Tropical Cyclone Dineo made landfall on the coast of Mozambique near Massinga on Wednesday.  Dineo intensified prior to landfall.  The maximum sustained wind speed at the time of landfall was 85 m.p.h. (135 km/h) and there were wind gusts to 105 m.p.h. (170 km/h).  Tropical Cyclone Dineo was capable of causing minor wind damage.  It may have produced a storm surge near and to the south of where the center made landfall.  Tropical Cyclone Dineo is producing locally heavy rain as it moves inland over Mozambique.

At 10:00 p.m. EST on Wednesday the center of Tropical Cyclone Dineo was located at latitude 23.3°N and longitude 33.6°E which put it about 125 miles (205 km) west-northwest of Inhambane, Mozambique.  Dineo was moving toward the west at 11 m.p.h. (17 km/h).  The maximum sustained wind speed was 70 m.p.h.  (110 km/h) and there were wind gusts to 85 m.p.h. (135 km/h).  The minimum surface pressure was 981.

Even though it has moved inland the structure of Tropical Cyclone Dineo is still very well organized.  The remnants of the eye and the eyewall are still visible on satellite imagery.  There are several rainbands rotating around the core of Tropical Cyclone Dineo.  The strongest winds are occurring in thunderstorms in the bands that are still offshore over the Indian Ocean.  The thunderstorms near the center of Dineo are still generating upper level divergence which is pumping mass away from the core of the tropical cyclone.

Tropical Cyclone Dineo will continue to weaken slowly as it moves farther inland.  The atmospheric environment is favorable for a tropical cyclone.  The upper level winds are weak and there is little vertical wind shear.  However, now that the core of Dineo is inland, it is away from the warm water of the Indian Ocean which fueled the tropical cyclone’s intensification.  So, Tropical Cyclone Dineo will spin down, but at a slower rate than occurs with some landfalling tropical cyclones.

A subtropical ridge is steering Tropical Cyclone Dineo toward the west and that general motion is expected to continue.  On its anticipated track the center of Tropical Cyclone Dineo could pass near Dindiza, Chigubo and Mapai in Mozambique.  Dineo could produce locally heavy rain when it moves over those areas.  Tropical Cyclone Dineo or its remnants could also bring locally heavy rain to parts of northern South Africa, southern Zimbabwe and eastern Botswana.

Tropical Cyclone Dineo Intensifies As It Nears Mozambique

Tropical Cyclone Dineo intensified on Tuesday as it moved closer to Mozambique.  At 10:00 p.m. EST on Tuesday the center of Tropical Cyclone Dineo was located at latitude 22.8°S and longitude 37.5°E which put it about 160 miles (260 km) east-northeast of Inhambane, Mozambique.  Dineo was moving toward the west-southwest at 7 m.p.h. (11 km/h).  The maximum sustained wind speed was 70 m.p.h. (110 km/h) and there were wind gusts to 85 m.p.h. (135 km/h).  The minimum surface pressure was 981 mb.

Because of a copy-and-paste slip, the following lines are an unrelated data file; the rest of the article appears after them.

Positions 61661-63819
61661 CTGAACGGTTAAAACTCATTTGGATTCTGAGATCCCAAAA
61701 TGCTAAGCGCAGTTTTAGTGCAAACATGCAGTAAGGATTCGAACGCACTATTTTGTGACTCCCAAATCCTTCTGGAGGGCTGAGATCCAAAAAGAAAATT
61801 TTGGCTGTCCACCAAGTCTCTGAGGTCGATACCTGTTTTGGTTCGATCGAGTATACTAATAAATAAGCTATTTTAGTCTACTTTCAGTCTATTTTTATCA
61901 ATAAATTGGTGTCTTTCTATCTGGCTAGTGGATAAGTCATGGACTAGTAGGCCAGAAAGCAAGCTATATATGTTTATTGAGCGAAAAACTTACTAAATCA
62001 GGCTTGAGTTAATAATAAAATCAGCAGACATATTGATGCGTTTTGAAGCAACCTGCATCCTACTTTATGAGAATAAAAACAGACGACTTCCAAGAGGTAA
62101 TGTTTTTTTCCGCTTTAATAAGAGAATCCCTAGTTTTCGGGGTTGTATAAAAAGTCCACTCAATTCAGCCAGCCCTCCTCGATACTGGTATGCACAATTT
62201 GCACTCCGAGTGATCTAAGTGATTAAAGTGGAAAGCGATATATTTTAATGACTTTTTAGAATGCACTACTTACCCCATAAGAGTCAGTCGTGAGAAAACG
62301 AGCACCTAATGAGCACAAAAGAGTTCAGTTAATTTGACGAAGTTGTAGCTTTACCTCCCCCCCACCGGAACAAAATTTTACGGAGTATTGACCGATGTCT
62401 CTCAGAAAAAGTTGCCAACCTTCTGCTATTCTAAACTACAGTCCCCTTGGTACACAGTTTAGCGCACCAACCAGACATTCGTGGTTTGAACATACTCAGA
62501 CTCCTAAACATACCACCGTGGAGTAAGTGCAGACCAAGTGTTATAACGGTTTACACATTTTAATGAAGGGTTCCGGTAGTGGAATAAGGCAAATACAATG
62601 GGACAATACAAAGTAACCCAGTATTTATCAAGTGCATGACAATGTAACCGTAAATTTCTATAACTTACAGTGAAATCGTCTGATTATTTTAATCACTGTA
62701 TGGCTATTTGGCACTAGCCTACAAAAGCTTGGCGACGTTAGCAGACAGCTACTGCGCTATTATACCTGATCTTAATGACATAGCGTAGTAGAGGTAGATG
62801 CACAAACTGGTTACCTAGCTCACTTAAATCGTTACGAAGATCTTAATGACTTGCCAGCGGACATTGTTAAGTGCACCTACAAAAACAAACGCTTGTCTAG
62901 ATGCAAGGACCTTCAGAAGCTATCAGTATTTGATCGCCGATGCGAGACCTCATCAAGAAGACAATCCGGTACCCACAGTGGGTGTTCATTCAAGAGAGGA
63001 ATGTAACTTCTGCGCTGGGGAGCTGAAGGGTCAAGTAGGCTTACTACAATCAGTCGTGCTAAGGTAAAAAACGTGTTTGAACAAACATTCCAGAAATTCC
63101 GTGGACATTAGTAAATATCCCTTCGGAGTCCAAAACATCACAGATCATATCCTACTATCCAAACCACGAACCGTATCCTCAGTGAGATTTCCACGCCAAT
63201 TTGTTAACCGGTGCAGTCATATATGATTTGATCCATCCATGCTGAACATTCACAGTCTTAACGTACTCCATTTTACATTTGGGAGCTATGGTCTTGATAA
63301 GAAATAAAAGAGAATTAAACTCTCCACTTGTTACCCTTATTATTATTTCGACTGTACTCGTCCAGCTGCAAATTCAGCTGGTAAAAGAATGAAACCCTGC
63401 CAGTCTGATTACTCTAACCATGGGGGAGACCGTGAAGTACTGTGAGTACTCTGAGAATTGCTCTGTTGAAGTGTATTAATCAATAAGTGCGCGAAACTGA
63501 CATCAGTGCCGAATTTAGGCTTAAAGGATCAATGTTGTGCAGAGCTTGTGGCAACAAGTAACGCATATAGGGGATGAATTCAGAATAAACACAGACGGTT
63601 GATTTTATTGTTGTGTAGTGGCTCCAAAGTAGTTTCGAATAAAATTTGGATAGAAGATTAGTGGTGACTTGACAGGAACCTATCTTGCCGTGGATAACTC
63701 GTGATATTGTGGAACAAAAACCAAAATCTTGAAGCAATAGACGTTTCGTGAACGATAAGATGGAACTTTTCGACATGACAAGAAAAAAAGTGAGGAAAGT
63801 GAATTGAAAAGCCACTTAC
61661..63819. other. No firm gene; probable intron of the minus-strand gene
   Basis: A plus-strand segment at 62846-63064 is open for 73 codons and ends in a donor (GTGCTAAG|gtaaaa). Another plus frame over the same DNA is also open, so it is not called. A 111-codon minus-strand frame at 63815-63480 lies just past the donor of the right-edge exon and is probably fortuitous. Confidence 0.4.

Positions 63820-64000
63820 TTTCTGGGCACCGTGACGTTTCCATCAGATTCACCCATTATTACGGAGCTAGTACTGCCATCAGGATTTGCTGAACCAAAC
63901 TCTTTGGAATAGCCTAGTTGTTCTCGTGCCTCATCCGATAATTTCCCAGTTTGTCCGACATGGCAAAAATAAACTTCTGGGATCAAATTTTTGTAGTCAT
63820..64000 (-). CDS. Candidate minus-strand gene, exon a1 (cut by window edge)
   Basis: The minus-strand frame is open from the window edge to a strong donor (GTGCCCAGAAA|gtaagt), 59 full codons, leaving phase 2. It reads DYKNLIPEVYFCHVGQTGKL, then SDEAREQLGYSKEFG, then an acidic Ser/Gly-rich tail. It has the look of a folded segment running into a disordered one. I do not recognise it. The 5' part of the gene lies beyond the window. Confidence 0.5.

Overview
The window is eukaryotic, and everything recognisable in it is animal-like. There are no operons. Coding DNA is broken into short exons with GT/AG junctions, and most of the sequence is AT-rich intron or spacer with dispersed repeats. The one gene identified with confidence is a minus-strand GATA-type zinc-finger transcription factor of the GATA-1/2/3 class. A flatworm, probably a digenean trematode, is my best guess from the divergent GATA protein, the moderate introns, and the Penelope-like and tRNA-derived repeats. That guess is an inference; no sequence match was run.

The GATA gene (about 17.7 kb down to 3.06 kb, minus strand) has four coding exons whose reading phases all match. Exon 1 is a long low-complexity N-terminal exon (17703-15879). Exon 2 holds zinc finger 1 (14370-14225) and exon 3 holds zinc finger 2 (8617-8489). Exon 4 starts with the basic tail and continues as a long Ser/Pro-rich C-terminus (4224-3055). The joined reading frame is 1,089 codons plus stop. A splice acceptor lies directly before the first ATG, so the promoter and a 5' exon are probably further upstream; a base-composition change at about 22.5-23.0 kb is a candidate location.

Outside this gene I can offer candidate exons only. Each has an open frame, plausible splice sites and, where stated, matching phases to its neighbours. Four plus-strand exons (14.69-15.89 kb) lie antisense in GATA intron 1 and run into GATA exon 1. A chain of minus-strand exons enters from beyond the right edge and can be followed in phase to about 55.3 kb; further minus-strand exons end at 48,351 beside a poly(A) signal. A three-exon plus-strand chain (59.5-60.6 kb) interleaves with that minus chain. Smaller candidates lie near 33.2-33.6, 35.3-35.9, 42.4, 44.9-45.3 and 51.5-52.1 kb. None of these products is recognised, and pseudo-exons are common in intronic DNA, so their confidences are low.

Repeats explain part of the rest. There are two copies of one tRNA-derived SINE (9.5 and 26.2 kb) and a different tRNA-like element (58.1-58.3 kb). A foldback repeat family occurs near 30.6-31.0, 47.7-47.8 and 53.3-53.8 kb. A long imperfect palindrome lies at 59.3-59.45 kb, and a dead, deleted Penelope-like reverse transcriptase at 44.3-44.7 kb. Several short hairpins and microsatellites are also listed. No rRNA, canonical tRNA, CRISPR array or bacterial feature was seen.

Tropical Cyclone Dineo intensified on Tuesday and it was on the verge of reaching the intensity of a hurricane/typhoon.  A primary rainband wrapped most of the way around a circular eye.  There was a break on the western side of the developing eyewall.  The strongest winds were occurring in thunderstorms in the eyewall.  Several other bands of showers and thunderstorms were rotating around the core of Tropical Cyclone Dineo.  Thunderstorms around the core of Dineo were generating upper level divergence which was transporting mass away from the center of the tropical cyclone.

Tropical Cyclone Dineo will move through a favorable environment until it reaches Mozambique.  Dineo will move over water where the Sea Surface Temperature is near 30°C.  The upper level winds are weak and there is little vertical wind shear.  The favorable environment will allow Tropical Cyclone Dineo to continue to intensify during the next 12 to 18 hours.  It will become the equivalent of a hurricane/typhoon on Wednesday.

A subtropical ridge is steering Tropical Cyclone Dineo toward the west-southwest and that general motion is expected to continue for another 12 to 24 hours.  On its anticipated track Tropical Cyclone Dineo is expected to make landfall on the coast of Mozambique north of Inhambane in less than 24 hours.  Tropical Cyclone Dineo will be the equivalent of a hurricane/typhoon when it makes landfall.  Dineo will bring strong winds and locally heavy rain when it moves into Mozambique.  Heavy rain could create the potential for flash floods.  Tropical Cyclone Dineo will also produce a storm surge along the coast.  The highest storm surge will occur south of where the center makes landfall as the clockwise rotation pushes water toward the coast.

Tropical Cyclone Dineo Moves Toward Mozambique

Tropical Cyclone Dineo started to move slowly toward Mozambique on Monday.  At 10:00 p.m. EST on Monday the center of Tropical Cyclone Dineo was located at latitude 22.0°S and longitude 38.9°E which put it about 265 miles (430 km) east-northeast of Inhambane, Mozambique.  Dineo was moving toward the west-southwest at 6 m.p.h. (10 km/h).  The maximum sustained wind speed was 50 m.p.h. (80 km/h) and there were wind gusts to 65 m.p.h. (105 km/h).  The minimum surface pressure was 994 mb.